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Minimum wageFebruary 12, 2020
New Zealand’s adult minimum wage will rise by $1.20, effective from 1 April 2020 taking the new hourly rate to $18.90. At the same time, the starting-out and training minimum wages will rise to $15.12 per hour, or 80% of the adult minimum wage.
Earlier last year, the government confirmed that they will continue with their plan to reach a $20 per hour minimum wage by 2021 – something that may change depending on the result of the election.
With these changes, many businesses may find they are in a position where they need to reconsider their finances. The direct impact of needing to increase rates for employees who receive base minimum wage payments is no doubt likely to cause a nationwide affect as it forces businesses to be compliant with a new set of pay rules.
The minimum wage increase will have an administrative and financial impact on the bottom line, as it does every year. However, businesses shouldn’t see the change as the time to consider reducing staff numbers or increase product costs.
While mandated wage increases are a challenge for any business to implement – with every challenge there’s an opportunity to improve financial health. Being creative with cost savings and identifying new efficiencies can help your business manage the annual minimum wage increases.
Let’s look at some simple strategies to help reduce costs in the face of growing wages:
By law businesses must comply with the new national minimum wage rates. The cost of non-compliance can be more severe than the cost of implementing the minimum wage increase, with the potential for underpayment claims, penalties for non-compliance and reputational threat arising from breaches being publicised.
Recently there have been high profile cases of companies who have faced a massive cost as a result of not complying. As they say, prevention is the best cure. Making sure you’re compliant from the outset could save you a hefty bill later on. The importance of compliance can’t be overstated.
To help to ease the financial burden that a minimum wage increase can bring, consider the other obligations related to workplace entitlements.
For instance, you may reduce overtime rates payable by ensuring you maximise the efficiency of any rostering where you aren’t required to provide overtime.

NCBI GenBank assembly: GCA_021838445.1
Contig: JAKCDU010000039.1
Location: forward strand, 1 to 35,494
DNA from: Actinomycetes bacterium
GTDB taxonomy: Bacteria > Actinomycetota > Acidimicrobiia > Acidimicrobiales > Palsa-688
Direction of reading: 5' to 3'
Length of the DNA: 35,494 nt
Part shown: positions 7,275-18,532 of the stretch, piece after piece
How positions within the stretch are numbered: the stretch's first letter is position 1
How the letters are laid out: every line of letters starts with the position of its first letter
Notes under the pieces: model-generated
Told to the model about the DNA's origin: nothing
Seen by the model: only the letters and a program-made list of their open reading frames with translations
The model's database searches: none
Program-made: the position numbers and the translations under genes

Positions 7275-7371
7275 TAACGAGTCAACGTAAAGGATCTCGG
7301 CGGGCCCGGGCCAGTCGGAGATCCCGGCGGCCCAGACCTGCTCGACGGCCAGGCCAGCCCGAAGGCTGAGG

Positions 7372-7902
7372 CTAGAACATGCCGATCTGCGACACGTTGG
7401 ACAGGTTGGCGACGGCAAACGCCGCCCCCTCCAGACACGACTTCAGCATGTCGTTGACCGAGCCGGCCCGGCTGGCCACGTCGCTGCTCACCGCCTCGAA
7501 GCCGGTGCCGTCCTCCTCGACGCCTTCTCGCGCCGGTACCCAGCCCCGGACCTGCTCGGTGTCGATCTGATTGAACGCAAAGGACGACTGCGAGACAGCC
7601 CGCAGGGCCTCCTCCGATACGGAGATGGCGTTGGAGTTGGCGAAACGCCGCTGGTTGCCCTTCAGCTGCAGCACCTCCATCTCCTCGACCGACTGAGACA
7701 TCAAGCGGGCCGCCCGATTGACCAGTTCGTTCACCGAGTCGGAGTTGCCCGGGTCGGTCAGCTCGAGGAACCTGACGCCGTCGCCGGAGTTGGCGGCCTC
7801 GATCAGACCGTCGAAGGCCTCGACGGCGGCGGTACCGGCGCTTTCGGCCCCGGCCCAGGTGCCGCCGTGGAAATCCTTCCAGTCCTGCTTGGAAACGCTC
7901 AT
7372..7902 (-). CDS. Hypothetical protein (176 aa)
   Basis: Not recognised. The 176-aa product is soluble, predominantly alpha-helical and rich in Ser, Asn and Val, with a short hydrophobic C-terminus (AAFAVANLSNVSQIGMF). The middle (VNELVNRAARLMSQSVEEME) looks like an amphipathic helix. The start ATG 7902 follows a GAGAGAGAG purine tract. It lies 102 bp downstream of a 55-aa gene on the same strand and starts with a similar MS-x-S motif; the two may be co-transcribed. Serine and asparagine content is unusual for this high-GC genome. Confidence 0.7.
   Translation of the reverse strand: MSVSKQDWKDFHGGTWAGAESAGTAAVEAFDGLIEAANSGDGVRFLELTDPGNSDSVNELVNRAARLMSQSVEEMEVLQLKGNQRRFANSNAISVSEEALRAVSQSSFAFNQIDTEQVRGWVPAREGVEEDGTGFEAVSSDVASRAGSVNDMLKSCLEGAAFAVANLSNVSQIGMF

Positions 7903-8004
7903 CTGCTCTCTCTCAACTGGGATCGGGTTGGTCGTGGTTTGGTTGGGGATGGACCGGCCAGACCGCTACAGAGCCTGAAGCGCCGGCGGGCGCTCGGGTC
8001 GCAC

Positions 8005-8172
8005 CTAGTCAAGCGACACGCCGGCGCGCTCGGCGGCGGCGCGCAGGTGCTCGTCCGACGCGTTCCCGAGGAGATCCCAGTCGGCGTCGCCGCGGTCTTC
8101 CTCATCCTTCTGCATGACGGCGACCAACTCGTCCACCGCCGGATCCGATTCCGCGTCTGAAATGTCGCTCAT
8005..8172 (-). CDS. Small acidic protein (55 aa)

Some practicable options are to reduce after hours team meetings, opening and closing the business yourself, or considering how to order work tasks to increase efficiency during normal working hours.
Energy and electricity cost New Zealand businesses $800 million a year. According to NABERSNZ, an independent tool that rates energy efficiency of office buildings, average building energy efficiency could be improved by 20-25%.
Consider an energy efficiency tool, otherwise corners are easy to cut when it comes to heating and cooling a workplace. There are obvious tricks, like increasing airflow into your office or place of work instead of turning on a fan or the air-conditioning.
Installing double-pane windows or ensuring resealing around doors, windows and air vents may be costly, however if you do choose to install these, the energy efficiency brought to your workplace will save you in the long-run.
Turning off machinery and equipment when not in use and ensuring light switches are turned off when exiting an unoccupied room, are further cost saving measures.
High energy prices have been on the national agenda for some time and the burden they present to small business owners is very real. It is also worth keeping an eye out for new programs and initiatives that will help you ease the pressure of energy prices.
There’s a lot of free software and apps that businesses can use to improve their efficiency. Google Docs is a popular example of free office software.
Free software has a clear benefit but introducing software as a tool for all staff to use can also vastly increase collaboration, automisation of work and streamline communication channels.
Strategising and organising software used can also further help increase productivity. If a small business takes time to train staff on how to use relevant software programs this can create buy-in and confidence in the utilisation of such technology.
Money isn’t the only means of compensating, recognising and rewarding staff. Employers can incentivise and demonstrate the value in their employees through further training, career development opportunities or even flexible work arrangements.
The development of an employee’s skills and knowledge, through improved training and attention to career development will not only enhance their own future career growth but it will also contribute to the growth of your business. Enabling an employee to further explore an aspect of their employment that they are passionate about enhances productivity and motivation to learn and develop useful skills. The skills an individual develops at any given position of employment are invaluable and enhances job satisfaction, leading to greater staff retention. Giving staff opportunities to develop their abilities can be an investment in your workforce and your business, without necessarily having to spend more money.
If you need help understanding the changes to the adult, starting-out and training minimum wages, feel free to contact Employsure.